Sean MacMillen is a combat veteran who did three tours of service in Afghanistan. Upon leaving the service, he found that he had great difficulty readjusting to civilian life. This led to many problems for him. “I fully admit I struggled to reintegrate into society when I returned from my 3rd tour in Afghanistan. I
Sean MacMillen is a combat veteran who did three tours of service in Afghanistan. Upon leaving the service, he found that he had great difficulty readjusting to civilian life. This led to many problems for him.
“I fully admit I struggled to reintegrate into society when I returned from my 3rd tour in Afghanistan. I didn’t want to admit that I have any mental health issues and just drowned everything in alcohol,” MacMillen told Webb Weekly. “That eventually cost me my Army career and eventually led to losing another job, home, family, trust, respect — you name it. Eventually, I spent 11 months in prison and came out weighing 240 pounds, riddled with depression, anxiety. Bottom line is, I didn’t want to die and didn’t want to live. Fortunately, with the help of a lot of people, I got my life back on track. Now I work as a therapist and am active in the recovery community.”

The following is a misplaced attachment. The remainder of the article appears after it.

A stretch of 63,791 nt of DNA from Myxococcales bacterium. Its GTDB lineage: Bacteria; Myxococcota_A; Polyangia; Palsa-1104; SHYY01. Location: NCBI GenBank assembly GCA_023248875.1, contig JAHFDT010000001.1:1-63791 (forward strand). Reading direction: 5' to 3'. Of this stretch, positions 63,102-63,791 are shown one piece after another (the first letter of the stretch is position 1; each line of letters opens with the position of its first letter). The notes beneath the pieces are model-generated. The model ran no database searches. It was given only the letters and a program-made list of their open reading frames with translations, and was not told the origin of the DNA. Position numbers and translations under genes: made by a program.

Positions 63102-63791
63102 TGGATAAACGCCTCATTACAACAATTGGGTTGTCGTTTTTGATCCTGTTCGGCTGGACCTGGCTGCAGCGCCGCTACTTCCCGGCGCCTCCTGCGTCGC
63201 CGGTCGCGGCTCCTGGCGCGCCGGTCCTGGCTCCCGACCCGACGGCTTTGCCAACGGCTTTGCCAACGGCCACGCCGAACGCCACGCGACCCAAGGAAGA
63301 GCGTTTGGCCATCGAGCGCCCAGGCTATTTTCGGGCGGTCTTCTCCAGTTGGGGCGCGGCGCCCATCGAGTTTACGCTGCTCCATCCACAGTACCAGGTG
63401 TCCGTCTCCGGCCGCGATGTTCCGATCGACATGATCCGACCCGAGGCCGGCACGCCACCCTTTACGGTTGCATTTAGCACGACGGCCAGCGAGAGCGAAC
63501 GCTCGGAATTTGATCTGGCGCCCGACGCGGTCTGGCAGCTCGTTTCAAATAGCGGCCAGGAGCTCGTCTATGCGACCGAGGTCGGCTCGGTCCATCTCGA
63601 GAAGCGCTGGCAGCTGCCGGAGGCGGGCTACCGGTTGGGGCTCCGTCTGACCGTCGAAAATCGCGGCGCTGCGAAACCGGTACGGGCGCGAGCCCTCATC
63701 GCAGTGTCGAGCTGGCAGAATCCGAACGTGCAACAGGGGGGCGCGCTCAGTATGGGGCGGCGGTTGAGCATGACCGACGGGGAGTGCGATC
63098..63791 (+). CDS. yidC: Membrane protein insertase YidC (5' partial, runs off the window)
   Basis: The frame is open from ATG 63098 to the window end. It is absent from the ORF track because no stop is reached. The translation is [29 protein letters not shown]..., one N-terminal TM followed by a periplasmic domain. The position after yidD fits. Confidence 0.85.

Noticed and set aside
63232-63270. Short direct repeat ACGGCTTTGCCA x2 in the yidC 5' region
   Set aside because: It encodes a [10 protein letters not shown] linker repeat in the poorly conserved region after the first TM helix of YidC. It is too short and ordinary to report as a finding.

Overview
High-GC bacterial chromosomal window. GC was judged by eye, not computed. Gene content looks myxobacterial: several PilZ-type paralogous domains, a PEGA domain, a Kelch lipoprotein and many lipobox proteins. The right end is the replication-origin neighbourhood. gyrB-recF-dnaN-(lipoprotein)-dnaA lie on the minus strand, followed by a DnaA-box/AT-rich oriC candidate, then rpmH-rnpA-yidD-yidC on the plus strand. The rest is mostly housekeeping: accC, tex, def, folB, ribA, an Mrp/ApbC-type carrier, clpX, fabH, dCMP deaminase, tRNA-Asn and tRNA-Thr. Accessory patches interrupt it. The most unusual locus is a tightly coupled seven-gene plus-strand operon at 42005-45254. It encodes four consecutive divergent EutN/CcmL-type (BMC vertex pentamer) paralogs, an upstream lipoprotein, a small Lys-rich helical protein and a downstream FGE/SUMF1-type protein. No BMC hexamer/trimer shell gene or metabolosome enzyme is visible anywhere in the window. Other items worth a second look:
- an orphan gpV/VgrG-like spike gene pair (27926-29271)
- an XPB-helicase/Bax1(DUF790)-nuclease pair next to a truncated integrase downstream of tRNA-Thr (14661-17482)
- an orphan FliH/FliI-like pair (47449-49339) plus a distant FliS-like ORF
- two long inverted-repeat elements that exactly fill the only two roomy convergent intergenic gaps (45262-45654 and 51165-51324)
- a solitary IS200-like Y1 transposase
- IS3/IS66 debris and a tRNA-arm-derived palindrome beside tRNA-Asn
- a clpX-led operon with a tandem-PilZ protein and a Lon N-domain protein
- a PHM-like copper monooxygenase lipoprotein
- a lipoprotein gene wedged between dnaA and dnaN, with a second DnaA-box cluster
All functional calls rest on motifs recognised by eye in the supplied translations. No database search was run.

Because of his gratitude for what had been done to help his mental health, he wanted to give back and do what he could to help other veterans with their mental health problems and challenges. It is with this in mind that he decided to engage in a unique fundraiser to benefit the Herren Project, and the Lycoming County Veterans Treatment Court, which will be inaugurated in January 2019.
“This Veterans Day, I will take on the challenge of running on a treadmill for 24 hours at Planet Fitness in Williamsport. I will start running at 11 a.m. on November 10th and end at 11 a.m. on November 11th at the local Planet Fitness,” MacMillen said. “The significance of ending at 11 a.m. on November 11 is that it will mark the 100th anniversary of the end of World War I and has become the holiday we know as Veterans Day.”
The Herren Project that MacMillen is seeking to benefit is a 501(c)3 non-profit foundation established in 2011 by former NBA basketball player, Chris Herren, to assist individuals and families struggling with addiction. The Herren Project provides resources and support for individuals and families seeking recovery from addiction through treatment navigation, virtual support groups, mentoring and recovery coaching, preventative education, and scholarships.
“I am truly grateful for programs like The Herren Project because that is how I got into treatment,” MacMillen said.
He hopes that events like the Treadmill-A-Thon will also serve to raise awareness, to show recovery is possible, to help break the stigma surrounded mental health and substance abuse disorders.
On hand during this event will be Mat Teachey, a Navy Veteran and Jersey Shore resident will be on hand to sign his book “Broken to be Healed.” All the proceeds will go to the Lycoming County Veterans Treatment Court. On Sunday, November 11 “Amazing Grace” will be played on the bagpipes.
- January 16, 2019